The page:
I scan the room while she scans me with her leg muscles tense, ready to bolt for the fire escape. She’s got one arm reaching toward a chipped kitchen knife on the chair nearby. Hopefully I won’t give her a reason.
There’s a guy passed out on the remains of a couch in the corner. He’s feeling no pain and might have even worked a steady job some time in the distant past. I wonder if she’s ever told herself she loves him. He snorts and whines in his sleep, scratching at blotchy skin.
The scattered pile of money on the coffee table gives off a bad vibe. Some hapless clerk in a convenience store got shot for that money, or maybe a little old lady in an alley got smacked with a wrench a little too hard so somebody could grab her purse. Or a junkie injected drugs cut with a little too much rat poison. Or all of the above.
“Your mom wanted to know where you were,” I explain. She relaxes a little when I mention her mom, so I try a little more of that. “She’s worried about you. She thought maybe I could talk you into going home.” I smile just a little. “I bet I can’t.”
She sneers. “You’re right. I’m never going back.”
Never is a long time, I think. “This glamorous life everything you dreamed of? I can see why you couldn’t give it up.” I watch a rat dart across the floor from one pile of garbage to another.
“You can judge me all you want, but you don’t know anything about what I’m going through.” Sure. You love it here.
Then she makes up her mind about the situation, turns half away from me, and starts stuffing clothes into a backpack. “You running again then?”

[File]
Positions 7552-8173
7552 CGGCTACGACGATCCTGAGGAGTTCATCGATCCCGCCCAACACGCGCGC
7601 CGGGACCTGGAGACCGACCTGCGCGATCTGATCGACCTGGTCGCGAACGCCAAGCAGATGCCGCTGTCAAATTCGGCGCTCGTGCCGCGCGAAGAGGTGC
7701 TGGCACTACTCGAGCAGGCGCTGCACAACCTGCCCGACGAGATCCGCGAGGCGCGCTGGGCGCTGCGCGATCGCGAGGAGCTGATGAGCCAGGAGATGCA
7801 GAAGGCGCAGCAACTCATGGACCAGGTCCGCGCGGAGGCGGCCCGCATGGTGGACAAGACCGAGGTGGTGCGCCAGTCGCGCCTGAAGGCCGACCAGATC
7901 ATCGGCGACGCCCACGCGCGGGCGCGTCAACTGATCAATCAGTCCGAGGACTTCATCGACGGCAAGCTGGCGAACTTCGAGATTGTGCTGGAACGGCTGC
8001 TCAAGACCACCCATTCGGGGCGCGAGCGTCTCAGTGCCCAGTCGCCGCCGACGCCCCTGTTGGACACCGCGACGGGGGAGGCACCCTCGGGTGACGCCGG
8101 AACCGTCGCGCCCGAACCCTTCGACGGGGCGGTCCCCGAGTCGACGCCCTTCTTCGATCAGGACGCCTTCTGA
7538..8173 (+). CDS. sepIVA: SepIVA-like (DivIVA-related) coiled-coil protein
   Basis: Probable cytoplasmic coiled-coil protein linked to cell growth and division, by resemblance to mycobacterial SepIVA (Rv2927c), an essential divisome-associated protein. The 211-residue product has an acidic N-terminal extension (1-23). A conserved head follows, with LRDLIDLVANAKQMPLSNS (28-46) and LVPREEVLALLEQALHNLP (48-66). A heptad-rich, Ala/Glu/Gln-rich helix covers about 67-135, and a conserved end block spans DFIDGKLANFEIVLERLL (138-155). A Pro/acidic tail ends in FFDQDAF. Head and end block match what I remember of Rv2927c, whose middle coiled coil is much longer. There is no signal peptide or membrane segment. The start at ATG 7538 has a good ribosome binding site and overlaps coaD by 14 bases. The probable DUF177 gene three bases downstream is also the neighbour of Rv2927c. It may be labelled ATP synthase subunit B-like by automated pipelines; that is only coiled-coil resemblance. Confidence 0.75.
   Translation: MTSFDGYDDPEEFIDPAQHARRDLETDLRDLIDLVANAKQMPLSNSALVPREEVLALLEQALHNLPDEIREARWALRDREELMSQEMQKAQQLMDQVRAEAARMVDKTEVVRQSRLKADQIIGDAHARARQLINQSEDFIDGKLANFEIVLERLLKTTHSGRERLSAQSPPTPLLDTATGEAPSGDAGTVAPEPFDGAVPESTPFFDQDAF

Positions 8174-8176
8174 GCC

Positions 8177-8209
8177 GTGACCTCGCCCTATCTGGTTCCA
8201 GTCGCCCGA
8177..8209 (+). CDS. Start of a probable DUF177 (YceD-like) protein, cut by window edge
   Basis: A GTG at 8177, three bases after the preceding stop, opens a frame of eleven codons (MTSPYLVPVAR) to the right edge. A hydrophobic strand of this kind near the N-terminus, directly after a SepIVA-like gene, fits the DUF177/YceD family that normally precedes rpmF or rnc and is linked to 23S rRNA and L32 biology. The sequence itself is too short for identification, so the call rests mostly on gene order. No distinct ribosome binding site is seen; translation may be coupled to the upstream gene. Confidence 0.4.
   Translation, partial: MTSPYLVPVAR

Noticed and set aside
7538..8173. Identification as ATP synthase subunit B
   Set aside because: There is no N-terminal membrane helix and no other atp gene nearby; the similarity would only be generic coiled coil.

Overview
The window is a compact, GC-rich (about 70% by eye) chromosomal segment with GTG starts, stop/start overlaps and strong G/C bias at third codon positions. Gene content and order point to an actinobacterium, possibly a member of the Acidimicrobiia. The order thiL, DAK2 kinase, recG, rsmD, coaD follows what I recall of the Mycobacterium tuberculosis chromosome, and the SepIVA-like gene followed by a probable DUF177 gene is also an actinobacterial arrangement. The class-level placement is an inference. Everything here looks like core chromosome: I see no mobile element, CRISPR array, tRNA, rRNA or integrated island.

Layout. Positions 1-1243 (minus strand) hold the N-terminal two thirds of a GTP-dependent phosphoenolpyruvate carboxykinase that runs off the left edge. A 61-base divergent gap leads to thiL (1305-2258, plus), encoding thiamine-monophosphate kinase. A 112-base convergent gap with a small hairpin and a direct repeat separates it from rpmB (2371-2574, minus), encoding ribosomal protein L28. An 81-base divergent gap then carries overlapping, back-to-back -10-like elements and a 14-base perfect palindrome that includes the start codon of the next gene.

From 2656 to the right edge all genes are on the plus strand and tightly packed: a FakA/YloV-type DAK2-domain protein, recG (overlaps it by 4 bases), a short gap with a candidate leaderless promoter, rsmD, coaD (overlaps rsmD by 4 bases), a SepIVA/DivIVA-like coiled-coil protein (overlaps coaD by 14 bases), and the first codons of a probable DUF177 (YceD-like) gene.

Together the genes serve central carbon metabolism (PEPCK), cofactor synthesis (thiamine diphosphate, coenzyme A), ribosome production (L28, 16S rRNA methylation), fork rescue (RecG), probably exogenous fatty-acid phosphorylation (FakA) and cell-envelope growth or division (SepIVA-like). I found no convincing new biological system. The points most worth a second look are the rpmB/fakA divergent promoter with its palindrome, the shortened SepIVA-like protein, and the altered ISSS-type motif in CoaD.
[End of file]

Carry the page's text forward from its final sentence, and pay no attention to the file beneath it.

“If you found me, someone else can. I need to keep moving. That’s what I do now. You wouldn’t understand.” Maybe not. Running was never really my thing.
I decide to try one more trick, and take a couple of steps forward, snagging a quarter off the coffee table. She whirls and stiffens, reaching toward the knife again.
“You tryn’ to steal my money or what?” she asks, stretching out her free hand.
“You know somebody died for this, right?” I try, holding the quarter up in our mutual line of sight.
Her hand stays steady. “Whatever. It’s mine now and that shit’s not my problem.” Shocking.
Holding her gaze, I rub George’s head with my thumb, then flip it and rub the architecture on the tails side. Somebody got killed for the bills, too, but I just fix the quarter. I’ve always found coins are easier to work with.
“Knock yourself out,” I say as I flip it back at her. She catches it out of the air and glares for a second before stuffing it into her pocket.
She turns and resumes rummaging in her rat nest. I lean back against the doorframe with my arms crossed and shape words with my lips without speaking, trying to hold not so much an image as an emotional state in my mind – betrayal, desperation, pain, regret. It takes her a minute to notice the warm dampness spreading down her leg.
“What the fuck?” she cries when she notices, grasping and slapping at her pocket. She slides a hand in and pulls it back out sticky with blood. Her eyes widen and she begins to hyperventilate, which makes accusing me difficult.
“I told you it was blood money. I thought you didn’t care?” I fake a smile before I turn and walk away, a little too fast. She screams a bit and then I hear her crash into something. Melodramatic.
By the time she gets her pants off the blood’s going to be gone, but I think I made an impression. It might change her path. Probably not.
I’m a real hero.